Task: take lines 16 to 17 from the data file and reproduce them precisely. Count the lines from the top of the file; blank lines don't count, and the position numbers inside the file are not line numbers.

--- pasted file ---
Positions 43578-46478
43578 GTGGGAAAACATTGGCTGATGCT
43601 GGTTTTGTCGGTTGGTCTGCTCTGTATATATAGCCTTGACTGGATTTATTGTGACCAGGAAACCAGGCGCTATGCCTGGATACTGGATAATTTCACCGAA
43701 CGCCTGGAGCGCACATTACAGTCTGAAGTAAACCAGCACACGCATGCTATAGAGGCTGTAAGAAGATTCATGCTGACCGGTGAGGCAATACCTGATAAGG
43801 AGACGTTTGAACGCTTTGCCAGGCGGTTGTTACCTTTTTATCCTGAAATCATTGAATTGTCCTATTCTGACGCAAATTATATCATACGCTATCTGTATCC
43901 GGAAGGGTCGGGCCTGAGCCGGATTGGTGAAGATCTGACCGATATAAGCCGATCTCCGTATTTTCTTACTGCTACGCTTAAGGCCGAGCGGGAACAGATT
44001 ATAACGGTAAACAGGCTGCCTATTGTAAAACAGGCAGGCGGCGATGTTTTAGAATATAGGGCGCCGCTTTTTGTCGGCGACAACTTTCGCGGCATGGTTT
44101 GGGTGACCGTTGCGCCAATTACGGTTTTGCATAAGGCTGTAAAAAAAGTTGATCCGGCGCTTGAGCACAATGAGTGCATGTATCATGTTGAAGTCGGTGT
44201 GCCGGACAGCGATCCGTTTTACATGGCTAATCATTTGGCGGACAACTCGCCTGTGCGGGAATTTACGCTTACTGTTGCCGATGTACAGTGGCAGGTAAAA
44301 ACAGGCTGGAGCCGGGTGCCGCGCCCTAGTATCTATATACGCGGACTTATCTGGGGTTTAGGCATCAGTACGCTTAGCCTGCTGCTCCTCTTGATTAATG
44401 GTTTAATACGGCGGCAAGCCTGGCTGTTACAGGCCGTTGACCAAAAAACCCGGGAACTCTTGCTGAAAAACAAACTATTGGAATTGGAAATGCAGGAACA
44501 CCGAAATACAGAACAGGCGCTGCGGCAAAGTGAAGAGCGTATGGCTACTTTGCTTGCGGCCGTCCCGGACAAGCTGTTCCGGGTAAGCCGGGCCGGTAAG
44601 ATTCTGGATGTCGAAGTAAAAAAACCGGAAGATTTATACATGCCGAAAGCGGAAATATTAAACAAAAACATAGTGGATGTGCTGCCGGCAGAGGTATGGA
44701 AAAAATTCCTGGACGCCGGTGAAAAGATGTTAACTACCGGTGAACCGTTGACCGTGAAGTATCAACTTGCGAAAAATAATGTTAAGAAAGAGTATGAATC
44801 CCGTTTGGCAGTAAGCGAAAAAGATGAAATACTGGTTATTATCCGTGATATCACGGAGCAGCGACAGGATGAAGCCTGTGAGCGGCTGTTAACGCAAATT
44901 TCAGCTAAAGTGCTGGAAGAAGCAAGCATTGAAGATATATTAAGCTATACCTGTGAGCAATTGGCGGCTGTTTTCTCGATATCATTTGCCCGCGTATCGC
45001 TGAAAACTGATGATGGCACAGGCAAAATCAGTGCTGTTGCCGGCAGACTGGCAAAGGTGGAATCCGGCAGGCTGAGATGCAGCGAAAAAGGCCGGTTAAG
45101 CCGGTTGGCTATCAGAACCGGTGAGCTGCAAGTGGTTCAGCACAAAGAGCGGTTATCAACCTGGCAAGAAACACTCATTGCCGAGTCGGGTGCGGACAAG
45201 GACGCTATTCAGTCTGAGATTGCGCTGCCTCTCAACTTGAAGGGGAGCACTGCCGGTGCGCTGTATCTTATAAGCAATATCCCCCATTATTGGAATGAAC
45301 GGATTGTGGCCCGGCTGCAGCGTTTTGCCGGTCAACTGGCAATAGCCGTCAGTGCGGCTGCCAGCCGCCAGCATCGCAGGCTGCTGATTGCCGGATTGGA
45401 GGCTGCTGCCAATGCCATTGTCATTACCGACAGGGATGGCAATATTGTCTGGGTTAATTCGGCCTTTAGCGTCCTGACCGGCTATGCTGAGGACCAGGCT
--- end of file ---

44901 TCAGCTAAAGTGCTGGAAGAAGCAAGCATTGAAGATATATTAAGCTATACCTGTGAGCAATTGGCGGCTGTTTTCTCGATATCATTTGCCCGCGTATCGC
45001 TGAAAACTGATGATGGCACAGGCAAAATCAGTGCTGTTGCCGGCAGACTGGCAAAGGTGGAATCCGGCAGGCTGAGATGCAGCGAAAAAGGCCGGTTAAG